TOKYO (Kyodo) -- Japanese and U.S. defense chiefs have agreed in their recent meeting in Tokyo to closely cooperate in the event of a military clash between China and Taiwan, Japanese government sources said Saturday.
U.S. Defense Secretary Lloyd Austin brought up the issue when he held talks with Japanese Defense Minister Nobuo Kishi on Tuesday, though there was no discussion on how their countries should coordinate their response to such an emergency, the sources said.
Tokyo's policy on China-Taiwan relations is to encourage dialogue for a peaceful solution to cross-strait tensions.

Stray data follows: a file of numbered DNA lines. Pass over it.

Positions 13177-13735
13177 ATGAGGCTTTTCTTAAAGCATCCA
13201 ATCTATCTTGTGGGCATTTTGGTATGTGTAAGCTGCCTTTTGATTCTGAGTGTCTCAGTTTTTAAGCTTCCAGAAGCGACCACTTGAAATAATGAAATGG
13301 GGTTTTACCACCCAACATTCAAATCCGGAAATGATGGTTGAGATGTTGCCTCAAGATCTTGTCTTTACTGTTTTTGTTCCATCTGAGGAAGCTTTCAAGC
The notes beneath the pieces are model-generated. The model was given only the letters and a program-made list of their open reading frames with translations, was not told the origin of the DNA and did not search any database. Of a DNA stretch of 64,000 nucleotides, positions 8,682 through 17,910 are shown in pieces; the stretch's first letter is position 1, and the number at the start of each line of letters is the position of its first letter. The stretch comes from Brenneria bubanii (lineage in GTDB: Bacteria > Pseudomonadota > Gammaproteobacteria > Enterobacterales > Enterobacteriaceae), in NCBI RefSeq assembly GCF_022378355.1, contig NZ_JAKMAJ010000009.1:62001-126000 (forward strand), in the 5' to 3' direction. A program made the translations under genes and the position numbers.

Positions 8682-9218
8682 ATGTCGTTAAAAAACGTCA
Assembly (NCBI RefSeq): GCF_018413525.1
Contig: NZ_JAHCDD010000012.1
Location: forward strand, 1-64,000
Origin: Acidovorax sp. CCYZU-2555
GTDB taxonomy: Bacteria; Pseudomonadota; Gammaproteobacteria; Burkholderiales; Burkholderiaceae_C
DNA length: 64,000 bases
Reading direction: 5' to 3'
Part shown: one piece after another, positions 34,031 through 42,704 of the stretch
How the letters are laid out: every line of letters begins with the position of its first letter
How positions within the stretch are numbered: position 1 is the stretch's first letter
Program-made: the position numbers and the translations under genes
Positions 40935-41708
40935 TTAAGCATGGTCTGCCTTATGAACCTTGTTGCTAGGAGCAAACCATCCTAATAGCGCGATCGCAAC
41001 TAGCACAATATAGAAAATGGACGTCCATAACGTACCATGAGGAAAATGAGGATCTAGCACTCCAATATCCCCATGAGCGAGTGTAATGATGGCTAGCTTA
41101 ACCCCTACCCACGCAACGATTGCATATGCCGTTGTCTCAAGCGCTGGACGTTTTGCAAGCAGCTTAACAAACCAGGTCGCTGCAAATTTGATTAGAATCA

Taiwan and mainland China have been separately governed since they split as a result of a civil war in 1949. China regards Taiwan as a renegade province awaiting reunification.
Regarding Taiwan issues, a statement issued after talks by Kishi and Austin as well as U.S. Secretary of State Antony Blinken and Japanese Foreign Minister Toshimitsu Motegi, also held on Tuesday, only called for peace and stability in the Taiwan Strait.
In the earlier meeting with Austin, Kishi referred to a recent increase in the number of Chinese war planes crossing the median line in the Taiwan Strait and a need to study ways for the Japanese Self-Defense Forces to cooperate with U.S. forces defending Taiwan in the event of China's aggression, they said.
Tokyo has been reviewing the feasibility of issuing an SDF dispatch order to protect U.S. warships and military planes in case of a crisis between China and Taiwan given the strait's geographical proximity and the possibility of an armed conflict there affecting the safety of Japanese citizens.